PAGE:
Vendetta at the FIA…

That McLaren have been summoned to the FIA world motor sport council over the Australian GP lying affair, charging them, under article 151C with “fraudulent conduct or any act prejudicial to the interests of any competition or to the interests of motor sport generally,” should, perhaps, surprise nobody. That the FIA will go to any lengths to fuck with McLaren has been obvious for quite a while. I mean, does anyone really think those dodgy diffusers would have got the nod if McLaren had had them?

The instigator of this whole sorry affair, Dave Ryan, has been fired by McLaren, Hamilton has made a grovelling apology – and needs a kick up the ass for going along with Ryan – and both he and the team lost all their points from Oz. And that should have been the end of it.What more does the FIA want?

This is not a quest for justice, it is a blatant with-hunt – a continuation of the vendetta against McLaren that seems to be hard-wired into the FIA in general and Max Mosley in particular. After the Ferrari affair he continued  bad-mouthing McLaren at every opportunity, long past the point where it was relevant or reasonable. As far as I’m concerned, this is simply more of the same.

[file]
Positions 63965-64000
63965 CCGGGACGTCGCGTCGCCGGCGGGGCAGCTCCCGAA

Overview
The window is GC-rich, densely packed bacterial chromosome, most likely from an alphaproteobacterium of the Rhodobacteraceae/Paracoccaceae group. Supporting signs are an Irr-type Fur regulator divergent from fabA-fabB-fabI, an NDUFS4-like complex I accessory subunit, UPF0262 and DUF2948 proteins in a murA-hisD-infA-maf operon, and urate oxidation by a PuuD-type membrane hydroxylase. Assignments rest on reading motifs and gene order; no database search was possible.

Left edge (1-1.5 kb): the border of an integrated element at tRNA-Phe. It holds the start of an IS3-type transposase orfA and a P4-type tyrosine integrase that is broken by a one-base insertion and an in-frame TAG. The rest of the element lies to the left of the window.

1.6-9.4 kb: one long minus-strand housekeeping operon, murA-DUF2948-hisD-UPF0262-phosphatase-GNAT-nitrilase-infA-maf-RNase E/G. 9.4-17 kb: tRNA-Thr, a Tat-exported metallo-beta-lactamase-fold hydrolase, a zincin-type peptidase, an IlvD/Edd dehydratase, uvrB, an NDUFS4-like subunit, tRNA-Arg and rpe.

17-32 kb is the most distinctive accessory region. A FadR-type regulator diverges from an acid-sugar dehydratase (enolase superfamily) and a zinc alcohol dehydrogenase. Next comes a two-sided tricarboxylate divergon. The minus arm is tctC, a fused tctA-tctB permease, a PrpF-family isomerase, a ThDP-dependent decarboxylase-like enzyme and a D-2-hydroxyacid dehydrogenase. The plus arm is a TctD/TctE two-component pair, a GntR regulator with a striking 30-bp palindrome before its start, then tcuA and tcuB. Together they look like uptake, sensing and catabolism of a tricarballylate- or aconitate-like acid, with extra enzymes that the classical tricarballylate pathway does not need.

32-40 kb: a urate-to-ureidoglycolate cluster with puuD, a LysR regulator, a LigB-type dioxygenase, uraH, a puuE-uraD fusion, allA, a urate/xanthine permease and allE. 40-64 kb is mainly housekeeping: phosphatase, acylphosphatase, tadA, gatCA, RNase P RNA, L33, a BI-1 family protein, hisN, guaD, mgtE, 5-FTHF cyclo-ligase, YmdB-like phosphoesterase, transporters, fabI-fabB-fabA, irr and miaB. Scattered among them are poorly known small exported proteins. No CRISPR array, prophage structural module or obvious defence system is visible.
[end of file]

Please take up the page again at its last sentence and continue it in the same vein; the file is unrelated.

There is, at rhe FIA, an institutionally-vindictive, antiMcLaren stance that is obvious to all but the most wilfully blind, and they will not be happy until they have driven McLaren from the sport. Whether that will change when Mosley everntually retires – and FFS, go soon, for the good of the sport, you tedious old fuck – remains to be seen. Whatever happens, the FIA cannot continue to operate in the way it does currently – they are, effectively, a law unto themselves, and that is fundamentally wrong. Change has to come, but that won’t happen until Mosley leaves or is tossed out. Like that’s gonna happen…

Update:- April 29 – Well, as we now know, McL has been hit with a 3-race ban, suspended for 12 months.